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This sinus rinse

This sinus rinse is manual. You fill the plastic bottle with water and add a small packet of saline powder and mix it. Then, you insert the bottle tip into your nostril and squeeze the bottle so that the water / saline mix goes up your nose and rinses out the mucus and other "junk". (Yes, it's quite uncomfortable, for a short while.)

I read somewhere, possibly Shmirat Shabbat K'Hilchato, that you are not allowed to squeeze non-food items on Shabbat, and there is a problem mixing / or dissolving non-food items, so I may not be allowed to use this. Am I wrong? Are there any possible halachic problems?

I gather that I can't tear the saline packet on Shabbat, but I can have it pre-torn before Shabbat.

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    CYLOR. Another thing to keep in mind is the prohibition of refuah (healing) on Shabbos. – Shokhet Nov 2 '14 at 1:57
  • I'm working on an answer to this one ( I saw that it got bumped by the Community user over Shabbos ) .....if I don't answer it within the week, ping me here. – Shokhet Dec 7 '14 at 0:09
  • @Shokhet It got Community-bumped again, and you still haven't answered it. – Scimonster Apr 6 '15 at 5:05
  • @Shokhet - Not sure what "community bump" means, but, as a reminder, you beagn debating my answer. Reminds me that I might need to re-ask dinonline, but I don't jbow if I can get more info on their orig. answer. May be worth a try, though. – DanF Apr 12 '15 at 18:54
  • I don't have the sefer with me at the moment...but I'll see what I can put together. – Shokhet Apr 12 '15 at 23:02
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The prohibition of items used for refuah (as Shokhet said) are very complicated. Aside from the level of pain (nafal l'mitah), there are other permitting factors, such as whether the item is a typical food item (salt water), and/or whether healthy people might use the item to stay healthy (e.g. vitamins). However, this is not something a normal person can decide for themselves and then be confident that they are either unnecessarily prohibiting something allowed, or allowing something prohibited. Shmirat Shabbat... is a good reference, but unless you find your exact case, you can't be sure you are doing the right thing. So it is very important you find a Rabbi to consult for these questions.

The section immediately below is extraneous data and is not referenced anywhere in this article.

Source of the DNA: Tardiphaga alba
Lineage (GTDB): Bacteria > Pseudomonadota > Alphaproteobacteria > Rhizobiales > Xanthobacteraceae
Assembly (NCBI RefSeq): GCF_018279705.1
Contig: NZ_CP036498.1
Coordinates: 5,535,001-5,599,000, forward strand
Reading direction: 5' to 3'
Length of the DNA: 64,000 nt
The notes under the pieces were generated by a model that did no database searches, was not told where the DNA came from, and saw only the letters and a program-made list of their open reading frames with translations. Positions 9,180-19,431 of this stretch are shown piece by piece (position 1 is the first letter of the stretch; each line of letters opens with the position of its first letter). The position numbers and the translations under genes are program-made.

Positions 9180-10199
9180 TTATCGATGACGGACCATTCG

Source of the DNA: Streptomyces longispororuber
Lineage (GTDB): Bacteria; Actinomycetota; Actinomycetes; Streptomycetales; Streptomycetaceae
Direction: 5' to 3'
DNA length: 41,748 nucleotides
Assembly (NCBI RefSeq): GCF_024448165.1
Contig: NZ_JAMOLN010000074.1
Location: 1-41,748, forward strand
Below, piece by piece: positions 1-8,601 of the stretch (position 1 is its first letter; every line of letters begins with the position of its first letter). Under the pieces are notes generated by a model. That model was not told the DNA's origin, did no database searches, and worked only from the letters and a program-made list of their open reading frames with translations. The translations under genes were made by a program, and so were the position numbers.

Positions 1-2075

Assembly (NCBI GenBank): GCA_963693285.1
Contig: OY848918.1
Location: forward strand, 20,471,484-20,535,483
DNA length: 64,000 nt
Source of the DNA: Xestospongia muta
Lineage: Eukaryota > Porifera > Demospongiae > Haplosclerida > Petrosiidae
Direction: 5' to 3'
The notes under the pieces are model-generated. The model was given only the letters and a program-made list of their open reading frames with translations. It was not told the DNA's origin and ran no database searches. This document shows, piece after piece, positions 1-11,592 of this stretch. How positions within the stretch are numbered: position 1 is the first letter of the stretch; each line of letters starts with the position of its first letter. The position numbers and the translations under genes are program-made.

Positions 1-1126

Note, however, that on second day Yom Tov, there is no problem using this at all (except second day Rosh HaShanah - which is יום אריכתא, i.e. part of one extended day).

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This is the answer I received from Dinonline. They claim that there is no problem squeezing the liquid, and this is not considered "refu'ah" / healing.

I am assuming that the reason it is not considered "healing" is that there is no medical condition or sickness for my using this rinse. My doctor recommended it to me as a daily "maintenance" for nasal hygiene, similar to brushing your teeth. I know that there are other issues with teeth brushing on Shabbat, but, I'm just using the analogy about hygiene.

  • What is it, exactly, that makes this "not an act of refuah"? ( genuinely curious, currently studying refuah baShabbos ) – Shokhet Nov 6 '14 at 19:20
  • @Shokhet - You ask a valid question. I have to research the definition of "refu'ah" on Shabbat. Apparently, it may have specific nuances that I am unaware of. If you wish, you may want to ask this question to dinonline, directly, as you may get a quicker answer. My understanding is that "refu'ah" means "healing" which implies that you are treating an injury or illness. In the case of the sinus rinse, I have neither. As I explained, it is done for nasal hygiene, which may explain why the rabbanim stated this is not "refu'ah". Suggest that you include brief links on any add. info you find. – DanF Nov 7 '14 at 4:15
  • Specifically, it's not "מאכל ברי," which is something done by people who are healthy as well as people who are sick -- which is why chicken soup is not considered "refuah." (AFAIK, nobody willingly takes nasal rinse) – Shokhet Nov 7 '14 at 4:42
  • @Shokhet is blowing your nose "refuah"? – mevaqesh Oct 16 '15 at 20:25
  • @Shokhet I believe there is a distinction between an act/medicine taken to cure an existing medical condition versus one taken as a standard preventative practice. Ergo, taking tums when one EXPECTS an episode of heartburn later is different than doing so WHILE one is suffering from heartburn. Similarly, this is preventative care as opposed to reactive care. I wish I could quote you the source, but I can't seem to find it... – Isaac Kotlicky Dec 16 '15 at 1:46
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Shmiras Shabbos Kehilchasa says it is assur if it is apparent it is being done for refuah, such as a bad cold. See chapter 34 siff 10.

In chapter 38 siff 15 he says that even in a case such as this, it would be allowed to be done through a nonjew, as long as it is a drip action, not spray. A spray would only be allowed for an extreme case where his entire body is affected by the sickness, as per chapter 34 siff 3.

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